Loan Scam Scrapes $7M From Consumers’ Accounts

The Federal Trade Commission announced this week (Aug. 12) that it has charged a data broker operation with allowing consumers involved in payday loans to be scammed out of more than $7 million.

The FTC alleges that the data broker organization debited consumers’ bank accounts and charged their credit cards without their consent as part of a payday lending scam that involved selling their personal finance information.

The complaint concludes that the data broker enterprise had bought loan applications from companies that operated payday lender sites and then sold the personal financial information. In other cases, some of the data was collected directly from consumers through their own payday loan sites. While those applications should have been passed on to lenders, they were instead sold to companies that ended up scraping at least $7.1 million from those consumers’ accounts.

“Scammers used consumer information they bought from this operation to make millions in unauthorized charges,” said Jessica Rich, director of the FTC’s Bureau of Consumer Protection. “Companies that collect people’s sensitive information and give it to scammers can expect to hear from the FTC.”

The FTC claims that the defendants in the case sold applications to Ideal Financial for roughly $.50 a piece, while the going rate for actual payday lenders is at least $100. The data brokers were accused with knowingly conducting this scheme and also with knowing that the account skimming was happening.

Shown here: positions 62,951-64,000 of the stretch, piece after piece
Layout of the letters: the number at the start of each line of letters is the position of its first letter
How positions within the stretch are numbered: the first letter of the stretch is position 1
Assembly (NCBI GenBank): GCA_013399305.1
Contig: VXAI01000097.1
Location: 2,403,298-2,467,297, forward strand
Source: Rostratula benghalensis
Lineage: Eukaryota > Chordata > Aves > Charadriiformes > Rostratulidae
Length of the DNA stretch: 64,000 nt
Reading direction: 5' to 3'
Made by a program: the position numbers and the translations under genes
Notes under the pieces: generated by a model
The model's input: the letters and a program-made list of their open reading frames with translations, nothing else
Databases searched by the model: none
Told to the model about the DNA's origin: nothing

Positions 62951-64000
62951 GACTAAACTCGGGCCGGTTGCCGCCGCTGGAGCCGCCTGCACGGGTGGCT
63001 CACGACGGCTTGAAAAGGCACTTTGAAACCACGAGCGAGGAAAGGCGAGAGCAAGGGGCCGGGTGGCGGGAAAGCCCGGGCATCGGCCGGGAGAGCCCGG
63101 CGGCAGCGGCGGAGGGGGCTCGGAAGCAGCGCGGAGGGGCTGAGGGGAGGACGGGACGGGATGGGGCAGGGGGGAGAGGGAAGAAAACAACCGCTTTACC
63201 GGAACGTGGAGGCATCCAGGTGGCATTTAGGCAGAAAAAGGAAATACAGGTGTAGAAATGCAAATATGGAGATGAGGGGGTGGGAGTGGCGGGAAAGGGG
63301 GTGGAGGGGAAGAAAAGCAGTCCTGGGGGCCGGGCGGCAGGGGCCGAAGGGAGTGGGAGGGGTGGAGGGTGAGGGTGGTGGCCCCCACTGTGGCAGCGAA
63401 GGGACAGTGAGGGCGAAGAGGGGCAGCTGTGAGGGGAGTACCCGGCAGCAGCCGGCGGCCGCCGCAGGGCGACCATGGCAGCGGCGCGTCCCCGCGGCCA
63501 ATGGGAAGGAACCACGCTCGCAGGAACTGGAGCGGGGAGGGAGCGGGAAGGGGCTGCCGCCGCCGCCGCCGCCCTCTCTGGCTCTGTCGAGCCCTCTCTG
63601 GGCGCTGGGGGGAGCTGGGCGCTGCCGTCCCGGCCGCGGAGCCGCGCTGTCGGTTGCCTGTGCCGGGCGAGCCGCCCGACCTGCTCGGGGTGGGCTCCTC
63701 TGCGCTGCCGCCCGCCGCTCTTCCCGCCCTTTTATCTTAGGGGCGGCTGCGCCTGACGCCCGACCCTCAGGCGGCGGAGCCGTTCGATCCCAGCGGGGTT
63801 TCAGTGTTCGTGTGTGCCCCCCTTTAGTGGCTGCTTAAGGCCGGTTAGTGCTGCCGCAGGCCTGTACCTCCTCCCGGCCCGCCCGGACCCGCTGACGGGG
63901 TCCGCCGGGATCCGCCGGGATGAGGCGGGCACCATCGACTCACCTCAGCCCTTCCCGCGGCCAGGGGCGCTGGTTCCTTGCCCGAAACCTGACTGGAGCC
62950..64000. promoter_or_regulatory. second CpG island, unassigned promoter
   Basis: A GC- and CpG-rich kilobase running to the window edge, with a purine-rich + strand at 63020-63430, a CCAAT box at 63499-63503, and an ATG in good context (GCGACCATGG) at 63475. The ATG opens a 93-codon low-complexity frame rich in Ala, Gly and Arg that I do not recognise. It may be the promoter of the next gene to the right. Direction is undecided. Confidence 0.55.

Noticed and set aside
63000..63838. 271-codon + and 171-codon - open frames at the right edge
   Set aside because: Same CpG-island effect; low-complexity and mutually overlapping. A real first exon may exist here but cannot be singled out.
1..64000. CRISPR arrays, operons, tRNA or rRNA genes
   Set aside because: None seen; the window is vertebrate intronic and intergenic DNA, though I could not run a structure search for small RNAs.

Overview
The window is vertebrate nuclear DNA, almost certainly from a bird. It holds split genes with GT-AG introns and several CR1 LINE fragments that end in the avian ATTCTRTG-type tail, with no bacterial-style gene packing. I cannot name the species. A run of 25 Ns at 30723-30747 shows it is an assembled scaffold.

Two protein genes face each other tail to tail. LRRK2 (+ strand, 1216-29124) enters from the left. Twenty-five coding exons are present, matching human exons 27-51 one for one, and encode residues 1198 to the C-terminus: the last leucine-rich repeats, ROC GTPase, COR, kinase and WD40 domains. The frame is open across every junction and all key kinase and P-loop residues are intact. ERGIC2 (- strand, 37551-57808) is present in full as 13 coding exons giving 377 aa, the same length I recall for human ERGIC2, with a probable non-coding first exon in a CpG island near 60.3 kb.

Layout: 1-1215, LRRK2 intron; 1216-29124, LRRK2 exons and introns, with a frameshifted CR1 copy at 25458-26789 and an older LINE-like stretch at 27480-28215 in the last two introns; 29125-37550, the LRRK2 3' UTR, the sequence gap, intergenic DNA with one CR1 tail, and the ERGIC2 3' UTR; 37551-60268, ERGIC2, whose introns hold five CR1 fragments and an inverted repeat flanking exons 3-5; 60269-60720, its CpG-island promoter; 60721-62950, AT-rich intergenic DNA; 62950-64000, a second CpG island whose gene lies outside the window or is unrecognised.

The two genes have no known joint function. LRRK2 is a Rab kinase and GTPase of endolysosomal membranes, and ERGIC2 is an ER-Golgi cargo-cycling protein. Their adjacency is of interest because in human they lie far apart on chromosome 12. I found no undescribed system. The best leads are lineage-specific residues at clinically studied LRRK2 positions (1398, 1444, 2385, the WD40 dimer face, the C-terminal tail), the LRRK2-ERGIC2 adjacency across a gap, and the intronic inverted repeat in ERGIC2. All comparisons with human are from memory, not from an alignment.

The complaint alleges that the defendants helped cover up the fraud with fine-print disclosures. The defendants are Sequoia One LLC, Gen X Marketing Group LLC, Jason A. Kotzker, Theresa D. Bartholomew, John E. Bartholomew, Jr. and Paul T. McDonnell. Three of those (Paul T. McDonnell, Theresa D. Bartholomew and John E. Bartholomew, Jr.) agreed to settle in the case.

According to the FTC: “Under proposed settlement orders, they are prohibited from selling or otherwise benefiting from customers’ personal information. The order against the Bartholomews imposes a $7.1 million judgment that will be suspended upon payment of $15,000. The order against McDonnell imposes a judgment of more than $3.7 million, which will be suspended due to his inability to pay. The full judgments will become due immediately if these defendants are found to have misrepresented their financial condition. Litigation against the other defendants continues.”

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